Parents are being urged to take particular care with babies in prams during today’s scorching weather.
Temperatures are set to be well over 30 degrees Celsius in the south and top records set earlier this week for hottest day of the year so far.
While many of us will be happily soaking up the sun, the warm weather can pose dangers to young infants.
Excessive heat can increase the risk of sudden infant death syndrome (SIDS), according to the NHS.
People looking after babies, especially when outdoors, have been warned to take steps to make sure they are coping in the warm weather.
Leading children’s charities have caution that while covering prams might seem like a good idea, it could prove to be a very dangerous error.
The Lullaby Trust, a charity aiming to reduce the number of SIDS cases in the UK, ‘urges parents not to cover their baby’s pram with blankets or cloths that prevents the air from circulating’.
A spokesperson continued: ‘Covering a pram with a blanket could lead to overheating, which increases the chance of SIDS and creates a barrier between parent and child, making it difficult to spot signs that baby is getting too hot.’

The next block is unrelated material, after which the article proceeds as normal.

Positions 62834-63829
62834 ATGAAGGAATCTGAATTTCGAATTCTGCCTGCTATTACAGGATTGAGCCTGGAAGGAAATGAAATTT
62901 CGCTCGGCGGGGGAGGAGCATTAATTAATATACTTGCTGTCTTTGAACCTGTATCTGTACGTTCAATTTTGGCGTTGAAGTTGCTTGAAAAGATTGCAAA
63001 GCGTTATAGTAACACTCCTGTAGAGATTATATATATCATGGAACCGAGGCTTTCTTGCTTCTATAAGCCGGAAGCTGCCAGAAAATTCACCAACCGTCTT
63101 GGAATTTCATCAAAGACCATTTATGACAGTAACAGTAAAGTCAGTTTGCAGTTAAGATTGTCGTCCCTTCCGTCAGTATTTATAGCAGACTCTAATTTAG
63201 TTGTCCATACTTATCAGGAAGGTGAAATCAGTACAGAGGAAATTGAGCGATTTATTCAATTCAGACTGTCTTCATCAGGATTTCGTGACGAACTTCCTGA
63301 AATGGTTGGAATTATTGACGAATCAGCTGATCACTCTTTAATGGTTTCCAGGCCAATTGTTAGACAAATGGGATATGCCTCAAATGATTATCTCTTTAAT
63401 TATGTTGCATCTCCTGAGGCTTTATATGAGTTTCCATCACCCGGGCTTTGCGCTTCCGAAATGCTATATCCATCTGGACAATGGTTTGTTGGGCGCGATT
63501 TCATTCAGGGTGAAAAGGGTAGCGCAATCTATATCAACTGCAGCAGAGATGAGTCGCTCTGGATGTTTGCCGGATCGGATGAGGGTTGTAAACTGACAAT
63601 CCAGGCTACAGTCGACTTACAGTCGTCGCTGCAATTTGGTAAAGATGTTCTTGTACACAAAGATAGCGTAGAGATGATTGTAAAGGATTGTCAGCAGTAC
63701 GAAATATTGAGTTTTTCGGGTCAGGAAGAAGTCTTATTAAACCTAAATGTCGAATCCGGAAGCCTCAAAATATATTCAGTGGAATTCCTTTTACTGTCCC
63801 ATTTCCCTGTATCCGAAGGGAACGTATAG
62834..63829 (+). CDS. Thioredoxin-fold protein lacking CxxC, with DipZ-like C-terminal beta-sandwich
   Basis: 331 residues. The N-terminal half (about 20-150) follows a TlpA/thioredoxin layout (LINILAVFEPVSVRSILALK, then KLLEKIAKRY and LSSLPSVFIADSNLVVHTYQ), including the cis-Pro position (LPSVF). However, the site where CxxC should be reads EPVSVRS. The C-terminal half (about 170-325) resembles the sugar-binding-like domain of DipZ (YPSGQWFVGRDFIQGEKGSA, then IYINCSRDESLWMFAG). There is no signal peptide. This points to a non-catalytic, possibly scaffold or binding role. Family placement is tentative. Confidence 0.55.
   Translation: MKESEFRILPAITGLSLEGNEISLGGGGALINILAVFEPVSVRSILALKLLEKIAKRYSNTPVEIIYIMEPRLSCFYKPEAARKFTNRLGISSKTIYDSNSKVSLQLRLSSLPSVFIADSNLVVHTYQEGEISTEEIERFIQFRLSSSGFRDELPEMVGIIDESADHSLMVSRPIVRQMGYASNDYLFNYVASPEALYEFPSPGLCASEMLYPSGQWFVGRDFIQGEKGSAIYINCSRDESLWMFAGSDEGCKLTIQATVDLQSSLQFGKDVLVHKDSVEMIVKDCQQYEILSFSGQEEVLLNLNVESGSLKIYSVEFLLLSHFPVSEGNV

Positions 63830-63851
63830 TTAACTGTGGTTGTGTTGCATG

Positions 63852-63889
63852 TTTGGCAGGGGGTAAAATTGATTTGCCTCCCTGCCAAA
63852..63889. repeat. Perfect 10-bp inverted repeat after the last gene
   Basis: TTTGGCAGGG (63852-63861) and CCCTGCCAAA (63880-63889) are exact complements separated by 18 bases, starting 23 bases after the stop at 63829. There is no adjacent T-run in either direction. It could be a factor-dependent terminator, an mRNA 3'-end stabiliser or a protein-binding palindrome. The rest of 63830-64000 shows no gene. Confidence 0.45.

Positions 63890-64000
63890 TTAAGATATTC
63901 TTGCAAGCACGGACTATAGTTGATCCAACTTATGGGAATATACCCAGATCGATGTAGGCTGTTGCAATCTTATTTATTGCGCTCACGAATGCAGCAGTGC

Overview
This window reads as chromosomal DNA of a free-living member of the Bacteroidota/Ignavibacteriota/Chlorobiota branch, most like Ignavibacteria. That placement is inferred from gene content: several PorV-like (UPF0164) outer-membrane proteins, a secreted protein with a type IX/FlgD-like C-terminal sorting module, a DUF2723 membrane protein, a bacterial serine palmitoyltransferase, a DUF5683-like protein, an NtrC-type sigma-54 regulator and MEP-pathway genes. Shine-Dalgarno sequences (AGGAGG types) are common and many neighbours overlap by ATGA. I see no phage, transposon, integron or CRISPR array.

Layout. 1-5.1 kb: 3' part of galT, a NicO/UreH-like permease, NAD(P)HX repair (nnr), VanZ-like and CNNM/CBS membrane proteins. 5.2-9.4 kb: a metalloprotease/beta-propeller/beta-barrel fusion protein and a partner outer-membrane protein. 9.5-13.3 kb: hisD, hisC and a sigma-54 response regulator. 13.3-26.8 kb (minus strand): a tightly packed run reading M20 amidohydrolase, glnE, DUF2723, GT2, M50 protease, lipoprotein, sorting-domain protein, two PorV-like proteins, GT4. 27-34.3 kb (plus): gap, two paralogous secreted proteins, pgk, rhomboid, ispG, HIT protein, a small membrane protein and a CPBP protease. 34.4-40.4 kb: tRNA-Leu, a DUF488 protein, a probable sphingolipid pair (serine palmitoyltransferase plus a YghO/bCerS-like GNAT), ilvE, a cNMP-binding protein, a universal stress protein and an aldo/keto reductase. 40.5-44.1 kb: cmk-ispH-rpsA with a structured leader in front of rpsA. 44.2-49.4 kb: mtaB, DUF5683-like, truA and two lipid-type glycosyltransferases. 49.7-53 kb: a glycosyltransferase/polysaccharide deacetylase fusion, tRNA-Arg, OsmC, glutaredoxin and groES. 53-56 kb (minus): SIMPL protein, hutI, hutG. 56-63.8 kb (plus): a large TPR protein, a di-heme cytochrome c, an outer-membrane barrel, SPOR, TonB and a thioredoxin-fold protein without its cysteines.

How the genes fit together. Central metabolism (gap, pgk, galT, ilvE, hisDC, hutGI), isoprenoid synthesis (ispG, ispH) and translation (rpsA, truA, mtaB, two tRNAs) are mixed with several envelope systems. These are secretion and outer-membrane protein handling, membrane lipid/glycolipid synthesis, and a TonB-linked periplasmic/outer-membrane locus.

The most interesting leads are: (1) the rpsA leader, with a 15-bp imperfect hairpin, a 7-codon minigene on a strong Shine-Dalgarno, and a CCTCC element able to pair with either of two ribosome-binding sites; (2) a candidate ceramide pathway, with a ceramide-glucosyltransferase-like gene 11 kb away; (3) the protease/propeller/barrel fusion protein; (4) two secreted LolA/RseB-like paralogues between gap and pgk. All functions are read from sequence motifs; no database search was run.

Instead, the charity advised prams ‘should be covered with a clip-on sunshade to keep baby out of direct sunlight and their temperature monitored to avoid overheating’.
Jenny Ward, chief executive of The Lullaby Trust, said: ‘We would recommend parents regularly monitor their baby’s temperature.
‘If their baby’s skin is hot or sweaty, remove one or more layers of bedclothes or bedding, and think about moving them somewhere that might be a bit cooler.’
A spokesperson for the National Childbirth echoed their advice, telling The Telegraph: ‘Although putting a covering like a muslin or a blanket over the buggy might seem like a good idea to keep the sun off your baby, it stops the air circulating and can make them too hot.’
The Lullaby Trust is urging parents to keep their babies out of direct sunlight and take precautions when indoors too.
Blinds and curtains in the room where a child sleeps should be closed, a fan could be used to keep air circulating, layers of clothing should be used and the baby’s temperature should be monitored, whether with a simple touch of the skin or with a thermometer.
SIDS is extremely rare but is responsible for the deaths of around 200 babies every year in the UK.
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